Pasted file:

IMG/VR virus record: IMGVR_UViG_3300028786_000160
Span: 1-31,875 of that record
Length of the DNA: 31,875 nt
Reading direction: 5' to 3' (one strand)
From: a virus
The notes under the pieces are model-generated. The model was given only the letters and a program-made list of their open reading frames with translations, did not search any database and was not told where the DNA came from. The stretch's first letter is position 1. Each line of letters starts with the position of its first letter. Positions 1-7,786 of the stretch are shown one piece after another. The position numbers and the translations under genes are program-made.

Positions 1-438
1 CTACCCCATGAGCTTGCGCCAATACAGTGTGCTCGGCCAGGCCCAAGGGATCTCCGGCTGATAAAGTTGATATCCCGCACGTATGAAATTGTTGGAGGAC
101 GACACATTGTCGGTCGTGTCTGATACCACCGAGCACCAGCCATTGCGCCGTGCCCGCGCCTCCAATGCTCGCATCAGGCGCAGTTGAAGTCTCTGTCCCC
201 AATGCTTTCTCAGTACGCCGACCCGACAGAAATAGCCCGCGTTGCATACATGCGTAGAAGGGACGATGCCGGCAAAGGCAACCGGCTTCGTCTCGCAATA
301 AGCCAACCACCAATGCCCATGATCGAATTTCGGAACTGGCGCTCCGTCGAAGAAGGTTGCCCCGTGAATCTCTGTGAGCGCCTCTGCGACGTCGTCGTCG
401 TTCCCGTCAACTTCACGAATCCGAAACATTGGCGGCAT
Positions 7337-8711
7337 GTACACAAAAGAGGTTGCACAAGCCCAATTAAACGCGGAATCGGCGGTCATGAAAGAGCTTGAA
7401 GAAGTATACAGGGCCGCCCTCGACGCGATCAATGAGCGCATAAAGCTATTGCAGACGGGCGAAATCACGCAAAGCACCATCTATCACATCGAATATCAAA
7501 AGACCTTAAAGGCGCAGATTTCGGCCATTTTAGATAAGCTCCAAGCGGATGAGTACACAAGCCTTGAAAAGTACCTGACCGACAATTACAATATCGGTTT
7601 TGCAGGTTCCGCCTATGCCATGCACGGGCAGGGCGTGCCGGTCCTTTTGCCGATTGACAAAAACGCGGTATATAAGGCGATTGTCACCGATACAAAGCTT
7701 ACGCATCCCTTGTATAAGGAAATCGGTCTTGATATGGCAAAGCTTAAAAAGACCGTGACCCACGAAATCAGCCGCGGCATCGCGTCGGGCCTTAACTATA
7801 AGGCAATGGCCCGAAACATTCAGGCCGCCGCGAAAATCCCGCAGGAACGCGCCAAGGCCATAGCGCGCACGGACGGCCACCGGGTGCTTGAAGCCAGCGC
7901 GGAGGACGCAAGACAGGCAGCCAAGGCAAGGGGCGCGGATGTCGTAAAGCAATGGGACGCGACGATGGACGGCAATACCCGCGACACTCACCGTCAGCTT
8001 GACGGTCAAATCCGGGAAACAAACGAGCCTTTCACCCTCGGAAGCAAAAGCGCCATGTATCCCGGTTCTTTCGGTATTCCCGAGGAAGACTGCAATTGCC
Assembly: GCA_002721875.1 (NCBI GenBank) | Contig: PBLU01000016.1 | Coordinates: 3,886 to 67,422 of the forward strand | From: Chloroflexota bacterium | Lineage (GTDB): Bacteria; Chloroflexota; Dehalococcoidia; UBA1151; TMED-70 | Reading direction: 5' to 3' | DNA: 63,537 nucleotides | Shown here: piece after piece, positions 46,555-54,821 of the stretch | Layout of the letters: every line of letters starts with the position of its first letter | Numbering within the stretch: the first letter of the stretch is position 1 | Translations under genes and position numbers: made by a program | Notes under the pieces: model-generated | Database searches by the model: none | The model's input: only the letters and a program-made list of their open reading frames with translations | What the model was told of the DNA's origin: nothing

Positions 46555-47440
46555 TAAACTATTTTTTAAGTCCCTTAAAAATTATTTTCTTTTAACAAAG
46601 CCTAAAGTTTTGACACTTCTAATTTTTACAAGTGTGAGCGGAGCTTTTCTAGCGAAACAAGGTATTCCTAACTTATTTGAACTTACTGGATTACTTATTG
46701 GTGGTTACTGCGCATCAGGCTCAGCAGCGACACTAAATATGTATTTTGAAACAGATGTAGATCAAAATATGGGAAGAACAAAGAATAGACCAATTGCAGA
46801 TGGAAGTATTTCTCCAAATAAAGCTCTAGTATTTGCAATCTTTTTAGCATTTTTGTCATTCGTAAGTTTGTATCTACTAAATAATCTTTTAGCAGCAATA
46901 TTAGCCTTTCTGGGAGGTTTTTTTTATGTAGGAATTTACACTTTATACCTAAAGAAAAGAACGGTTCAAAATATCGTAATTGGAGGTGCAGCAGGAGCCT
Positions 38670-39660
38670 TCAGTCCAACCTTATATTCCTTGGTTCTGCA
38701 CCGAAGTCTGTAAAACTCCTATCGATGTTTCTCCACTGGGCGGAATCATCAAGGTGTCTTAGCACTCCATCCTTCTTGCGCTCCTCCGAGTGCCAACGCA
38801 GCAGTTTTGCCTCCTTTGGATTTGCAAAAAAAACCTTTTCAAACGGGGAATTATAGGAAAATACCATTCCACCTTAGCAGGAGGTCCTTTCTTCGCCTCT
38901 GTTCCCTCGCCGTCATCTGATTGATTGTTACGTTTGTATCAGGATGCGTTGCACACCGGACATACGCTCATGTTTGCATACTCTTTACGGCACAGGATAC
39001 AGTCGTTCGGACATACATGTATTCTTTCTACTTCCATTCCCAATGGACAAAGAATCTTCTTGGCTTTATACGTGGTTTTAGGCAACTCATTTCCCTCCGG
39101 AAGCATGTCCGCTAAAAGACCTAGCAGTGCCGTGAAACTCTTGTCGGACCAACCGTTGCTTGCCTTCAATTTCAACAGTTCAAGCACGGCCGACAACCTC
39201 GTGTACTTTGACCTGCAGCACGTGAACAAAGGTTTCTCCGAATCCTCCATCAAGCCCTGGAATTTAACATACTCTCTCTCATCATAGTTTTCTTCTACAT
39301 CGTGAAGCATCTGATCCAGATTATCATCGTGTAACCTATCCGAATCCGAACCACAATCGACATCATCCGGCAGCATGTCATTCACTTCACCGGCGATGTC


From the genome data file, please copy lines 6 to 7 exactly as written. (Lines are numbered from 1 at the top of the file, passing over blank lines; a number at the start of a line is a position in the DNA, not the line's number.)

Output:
The notes under the pieces are model-generated. The model was given only the letters and a program-made list of their open reading frames with translations, did not search any database and was not told where the DNA came from. The stretch's first letter is position 1. Each line of letters starts with the position of its first letter. Positions 1-7,786 of the stretch are shown one piece after another. The position numbers and the translations under genes are program-made.

Positions 1-438